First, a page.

Then there's Black Friday shopping and our National Lampoon's Christmas Vacation viewing. I don't know yet. Then the big one: Christmas. I'm just so unsure. I'm afraid it will be a really sad time. It will be really awkward if we act like everything's normal. But if we do think about and talk about Dad not being there, it will just be sad. Christmas isn't supposed to be sad, but I don't know how it won't be. Mom, Eryn, Brad, and I are trying to decide what to do with it all. We're thinking about doing on a little trip after Christmas - something different. And will I have the energy to decorate? Maybe not. Scheduling problems have prompted us to cancel our handbell choir for the holiday season. So that means we won't be playing bells for Christmas Eve. Part of me is so relieved, as I don't have the energy for that, either. But I'm also sad for one more change and loss. Ugh. I'm trying not to get overwhelmed - and to remember that I don't have to make all my plans now. I'm going to continue giving myself grace and flexibility, as I have been for 8.5 months.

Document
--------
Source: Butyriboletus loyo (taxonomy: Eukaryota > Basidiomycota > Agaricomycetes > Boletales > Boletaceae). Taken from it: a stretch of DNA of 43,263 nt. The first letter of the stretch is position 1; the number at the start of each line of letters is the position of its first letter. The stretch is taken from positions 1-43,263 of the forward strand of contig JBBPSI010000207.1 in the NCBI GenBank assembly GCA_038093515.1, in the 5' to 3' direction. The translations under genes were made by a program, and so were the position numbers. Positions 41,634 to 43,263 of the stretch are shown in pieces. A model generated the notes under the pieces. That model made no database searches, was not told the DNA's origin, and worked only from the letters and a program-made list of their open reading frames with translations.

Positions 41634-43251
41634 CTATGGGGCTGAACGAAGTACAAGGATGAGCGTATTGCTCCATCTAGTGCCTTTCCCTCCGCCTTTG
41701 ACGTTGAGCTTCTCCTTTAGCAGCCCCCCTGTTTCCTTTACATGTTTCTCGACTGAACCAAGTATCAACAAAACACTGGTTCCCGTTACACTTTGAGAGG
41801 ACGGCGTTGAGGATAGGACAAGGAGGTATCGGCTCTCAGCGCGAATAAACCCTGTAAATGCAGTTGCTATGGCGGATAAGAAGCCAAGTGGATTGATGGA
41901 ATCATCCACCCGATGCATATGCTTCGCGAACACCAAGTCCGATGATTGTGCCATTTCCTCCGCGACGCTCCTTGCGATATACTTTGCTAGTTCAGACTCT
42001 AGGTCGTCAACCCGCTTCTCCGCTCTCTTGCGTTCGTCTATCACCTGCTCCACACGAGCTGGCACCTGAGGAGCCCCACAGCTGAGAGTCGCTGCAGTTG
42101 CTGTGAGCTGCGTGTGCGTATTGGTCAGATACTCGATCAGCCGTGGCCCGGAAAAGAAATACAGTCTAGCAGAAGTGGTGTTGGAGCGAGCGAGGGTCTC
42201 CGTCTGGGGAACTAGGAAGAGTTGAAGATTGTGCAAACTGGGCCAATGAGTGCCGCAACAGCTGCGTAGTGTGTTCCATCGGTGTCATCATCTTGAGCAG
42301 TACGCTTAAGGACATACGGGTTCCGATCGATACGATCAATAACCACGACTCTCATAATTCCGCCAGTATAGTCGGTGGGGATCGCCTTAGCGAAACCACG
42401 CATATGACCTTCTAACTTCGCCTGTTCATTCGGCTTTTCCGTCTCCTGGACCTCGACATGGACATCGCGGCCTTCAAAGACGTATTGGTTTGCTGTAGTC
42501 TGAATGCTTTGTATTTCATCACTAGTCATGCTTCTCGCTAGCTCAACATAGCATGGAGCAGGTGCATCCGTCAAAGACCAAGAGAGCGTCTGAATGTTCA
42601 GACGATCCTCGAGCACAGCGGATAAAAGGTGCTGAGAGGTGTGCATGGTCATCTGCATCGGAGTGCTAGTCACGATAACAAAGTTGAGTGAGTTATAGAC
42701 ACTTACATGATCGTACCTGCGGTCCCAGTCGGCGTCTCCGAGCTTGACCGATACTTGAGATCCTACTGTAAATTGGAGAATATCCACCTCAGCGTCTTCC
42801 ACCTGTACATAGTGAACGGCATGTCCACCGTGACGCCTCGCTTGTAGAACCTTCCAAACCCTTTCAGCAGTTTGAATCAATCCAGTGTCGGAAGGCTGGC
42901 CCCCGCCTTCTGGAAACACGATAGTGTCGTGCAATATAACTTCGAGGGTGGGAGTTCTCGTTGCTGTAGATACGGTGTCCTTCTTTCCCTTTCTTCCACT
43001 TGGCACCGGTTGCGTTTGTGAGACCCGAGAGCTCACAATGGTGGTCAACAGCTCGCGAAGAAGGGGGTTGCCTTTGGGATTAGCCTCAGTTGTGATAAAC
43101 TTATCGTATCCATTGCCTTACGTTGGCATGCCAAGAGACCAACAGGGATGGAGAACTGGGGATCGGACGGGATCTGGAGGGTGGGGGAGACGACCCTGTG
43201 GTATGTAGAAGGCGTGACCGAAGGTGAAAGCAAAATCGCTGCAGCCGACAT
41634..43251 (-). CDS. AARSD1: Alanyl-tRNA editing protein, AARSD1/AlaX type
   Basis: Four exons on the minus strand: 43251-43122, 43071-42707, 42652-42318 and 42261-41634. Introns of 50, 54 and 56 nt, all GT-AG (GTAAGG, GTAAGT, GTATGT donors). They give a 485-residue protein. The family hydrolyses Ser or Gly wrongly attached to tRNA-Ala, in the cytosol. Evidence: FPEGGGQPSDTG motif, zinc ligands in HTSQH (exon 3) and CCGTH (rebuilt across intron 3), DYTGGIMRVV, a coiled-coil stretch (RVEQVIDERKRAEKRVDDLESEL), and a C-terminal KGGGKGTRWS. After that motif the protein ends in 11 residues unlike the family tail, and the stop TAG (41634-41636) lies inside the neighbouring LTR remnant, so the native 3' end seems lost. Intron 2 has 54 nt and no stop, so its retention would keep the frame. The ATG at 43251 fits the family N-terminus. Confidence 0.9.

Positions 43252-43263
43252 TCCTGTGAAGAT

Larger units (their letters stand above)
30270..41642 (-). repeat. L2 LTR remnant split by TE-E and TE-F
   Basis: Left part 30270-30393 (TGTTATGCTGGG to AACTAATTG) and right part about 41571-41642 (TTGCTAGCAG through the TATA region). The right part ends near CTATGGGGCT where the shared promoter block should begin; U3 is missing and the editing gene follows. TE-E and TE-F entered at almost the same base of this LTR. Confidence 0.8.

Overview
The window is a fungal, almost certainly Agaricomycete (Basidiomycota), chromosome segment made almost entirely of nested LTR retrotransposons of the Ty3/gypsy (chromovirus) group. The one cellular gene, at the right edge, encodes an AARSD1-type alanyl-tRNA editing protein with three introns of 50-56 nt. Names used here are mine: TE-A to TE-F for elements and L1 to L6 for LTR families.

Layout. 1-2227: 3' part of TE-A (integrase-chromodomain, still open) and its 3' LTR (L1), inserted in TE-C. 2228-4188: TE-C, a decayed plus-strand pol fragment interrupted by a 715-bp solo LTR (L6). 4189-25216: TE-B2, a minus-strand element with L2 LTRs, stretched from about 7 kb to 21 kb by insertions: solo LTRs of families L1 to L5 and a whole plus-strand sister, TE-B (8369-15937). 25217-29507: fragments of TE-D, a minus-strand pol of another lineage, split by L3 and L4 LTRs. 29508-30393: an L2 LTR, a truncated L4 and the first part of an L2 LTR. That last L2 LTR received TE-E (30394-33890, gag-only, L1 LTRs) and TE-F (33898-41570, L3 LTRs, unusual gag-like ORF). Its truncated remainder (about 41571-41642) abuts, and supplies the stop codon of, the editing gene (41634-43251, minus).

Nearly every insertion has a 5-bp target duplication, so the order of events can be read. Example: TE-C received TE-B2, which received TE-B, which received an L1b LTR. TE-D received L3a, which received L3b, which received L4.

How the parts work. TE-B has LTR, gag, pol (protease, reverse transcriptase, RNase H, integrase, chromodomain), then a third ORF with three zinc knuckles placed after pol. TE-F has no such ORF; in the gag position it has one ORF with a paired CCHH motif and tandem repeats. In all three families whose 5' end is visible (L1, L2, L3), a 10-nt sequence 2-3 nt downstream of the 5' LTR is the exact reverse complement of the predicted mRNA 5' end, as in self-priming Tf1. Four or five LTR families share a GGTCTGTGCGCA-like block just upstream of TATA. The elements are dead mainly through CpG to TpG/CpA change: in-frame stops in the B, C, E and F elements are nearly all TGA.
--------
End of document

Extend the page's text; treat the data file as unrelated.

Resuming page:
As we approach gift-giving season, I'm thinking about my dad. Dad loved shopping. Mind you, that's not necessarily buying - just shopping. He could spend hours looking and not purchase a thing. That was a little frustrating sometimes :) Dad was a deliberate thinker in all things. He took his time in understanding. His thought process was slower than mine. This included shopping. He didn't often impulse buy, but rather looked and contemplated for a long time before eventually buying. Or not buying. This was especially true when we traveled. Dad spent innings in MLB stadium shops, trying to decide if he should buy a souvenir. Or which souvenir he would take home. At gift shops, he would examine all the puzzles (he LOVED collecting puzzles) before picking out one. Or not. And then he would second guess himself and wish he had bought that puzzle. Every year, Eryn, Dad, and I get up at 3:30 am after Thanksgiving for some Black Friday excitement. Fred Meyer is the first stop, and here's us in 2015, waiting for the store manager to open the doors: